OTTAWA, ONTARIO--(Marketwired - Nov. 7, 2016) - "Compromising the health and safety of passengers on Canada's airlines is totally unacceptable," said Michel Cournoyer, CUPE's Airline Division President. "Unfortunately, Transport Canada is willing to gamble on the health and safety of passengers."
"The previous federal government's decision to allow Canadian airlines to fly with fewer flight attendants is a threat to passenger safety. Another worrisome reality is that, on most aircraft, passengers and crew can be exposed to toxic fumes in the cabin. These health and safety risks should be eliminated. But if the Liberals are not willing to do that they must at least respect their election promises," added Michel Cournoyer.
On August 1st 2015, Transport Canada allowed Canadian carriers to operate with a ratio of one flight attendant to 50 passenger seats (1:50 ratio), even though Transport officials admitted that the safety level provided by the new ratio will never be equivalent to that of the previous one flight attendant to 40 passengers ratio (1:40 ratio). In fact, the 1:50 ratio lowers passenger safety. Since that change many aircraft have reduced crew, in some cases leaving exit doors uncovered. This will put passenger safety at risk, especially in the event of an evacuation or other emergency situations.
"During the last federal election campaign, the Liberals committed to consult 'stakeholders and experts' on the ratio issue, 'all the while keeping the safety of all Canadians as a top priority.' If the federal government is not willing to scrap the 1:50 ratio for good, it must at least respect this election promise," stated Michel Cournoyer.
CUPE's Airline Division calls on the government to restore the 1:40 ratio, at least until Transport Canada conducts a new and unbiased risk assessment of the 1:50 ratio in a fully transparent way. Key stakeholders must be involved in the process, and the risk assessment must be made available to the public. The Standing Committee on Transportation, Infrastructure and Communities should oversee any review of the ratio, including a new risk assessment.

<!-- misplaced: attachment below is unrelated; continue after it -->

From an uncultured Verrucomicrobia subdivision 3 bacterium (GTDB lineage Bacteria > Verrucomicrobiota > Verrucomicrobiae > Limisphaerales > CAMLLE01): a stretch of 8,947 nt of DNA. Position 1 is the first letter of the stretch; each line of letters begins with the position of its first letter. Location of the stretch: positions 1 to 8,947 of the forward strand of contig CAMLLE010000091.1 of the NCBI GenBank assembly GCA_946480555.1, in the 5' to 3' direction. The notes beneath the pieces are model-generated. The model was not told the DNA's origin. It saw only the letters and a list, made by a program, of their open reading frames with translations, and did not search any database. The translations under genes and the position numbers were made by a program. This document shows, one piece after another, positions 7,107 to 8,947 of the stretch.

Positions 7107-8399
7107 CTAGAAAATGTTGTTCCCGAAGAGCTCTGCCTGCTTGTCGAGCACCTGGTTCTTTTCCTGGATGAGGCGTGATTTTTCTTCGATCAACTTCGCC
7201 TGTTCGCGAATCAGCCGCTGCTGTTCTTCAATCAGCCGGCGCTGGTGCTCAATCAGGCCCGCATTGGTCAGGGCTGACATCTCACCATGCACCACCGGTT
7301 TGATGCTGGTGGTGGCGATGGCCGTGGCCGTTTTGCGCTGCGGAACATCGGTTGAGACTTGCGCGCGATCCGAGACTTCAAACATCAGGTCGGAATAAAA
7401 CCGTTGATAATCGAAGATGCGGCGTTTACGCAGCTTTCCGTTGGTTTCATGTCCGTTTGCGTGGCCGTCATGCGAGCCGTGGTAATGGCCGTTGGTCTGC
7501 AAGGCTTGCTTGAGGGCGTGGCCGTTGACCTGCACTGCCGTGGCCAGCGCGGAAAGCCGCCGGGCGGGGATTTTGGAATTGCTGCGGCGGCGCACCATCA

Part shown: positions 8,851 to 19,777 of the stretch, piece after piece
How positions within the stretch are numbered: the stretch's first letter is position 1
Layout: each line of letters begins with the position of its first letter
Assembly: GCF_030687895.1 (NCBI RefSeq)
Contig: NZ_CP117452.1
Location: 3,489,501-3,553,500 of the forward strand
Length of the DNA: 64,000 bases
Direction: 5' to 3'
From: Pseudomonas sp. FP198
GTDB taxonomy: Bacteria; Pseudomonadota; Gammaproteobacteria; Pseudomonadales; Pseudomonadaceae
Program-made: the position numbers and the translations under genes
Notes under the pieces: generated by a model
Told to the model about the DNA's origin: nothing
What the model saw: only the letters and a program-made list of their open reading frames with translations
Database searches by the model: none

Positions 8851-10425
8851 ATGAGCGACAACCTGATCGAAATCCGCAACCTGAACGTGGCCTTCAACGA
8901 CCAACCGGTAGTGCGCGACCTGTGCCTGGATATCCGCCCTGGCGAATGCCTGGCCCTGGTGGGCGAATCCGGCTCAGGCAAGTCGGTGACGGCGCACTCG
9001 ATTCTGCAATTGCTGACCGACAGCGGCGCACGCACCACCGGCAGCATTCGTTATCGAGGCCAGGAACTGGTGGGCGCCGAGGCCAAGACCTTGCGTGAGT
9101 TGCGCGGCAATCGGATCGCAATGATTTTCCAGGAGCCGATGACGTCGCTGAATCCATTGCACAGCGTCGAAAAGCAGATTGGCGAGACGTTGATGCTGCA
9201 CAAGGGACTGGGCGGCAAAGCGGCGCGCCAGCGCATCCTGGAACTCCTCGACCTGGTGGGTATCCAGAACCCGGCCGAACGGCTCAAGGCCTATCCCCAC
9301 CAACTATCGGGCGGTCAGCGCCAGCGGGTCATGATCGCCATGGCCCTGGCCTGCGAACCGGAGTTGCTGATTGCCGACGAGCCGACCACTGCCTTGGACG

Air quality on board of Canadian aircraft is also a major concern. If there is an engine malfunction, passengers and crew on most aircraft can be exposed to toxic fumes in the cabin. Even if many airlines continue to deny it, there is significant evidence showing exposure to toxic fumes is a hazard and can lead to the following symptoms while on board: irritation of eyes, nose and upper airways, cough, breathing difficulties, tightness in chest, blurred or tunnel vision, headache or light headedness, dizziness, difficulty concentrating, nausea, and vomiting. Longer term effects include damage to the respiratory and central nervous system, impaired memory and cognitive function, weakened immunity, cardiovascular disorders and possibly cancers.
The only way to totally ensure that flight attendants and passengers are not being exposed to toxic fumes is to fit aircraft with filtration systems that eliminate any potential air contamination, or change the way pressurized air is brought into the cabin when aircraft are designed. Transport Canada regulations should be changed accordingly to protect the health of passengers and crew.
"During the last federal election campaign, the Liberals committed 'to ensuring that all Canadians have a safe and healthy working environment through evidence-based measures and proper consultation with stakeholders and experts'. Therefore, the federal government should immediately bring together representatives from the airline industry, the medical and scientific communities, and airline unions, to recommend all possible regulatory options to eliminate the harmful effects of toxic fumes," concluded Cournoyer.
CUPE's Airline Division encourages Canadians to sign the Safer Skies petition to keep the Liberals accountable on these important health and safety issues for both passengers and crew.
The petition is available on line at http://cupe.ca/safer-skies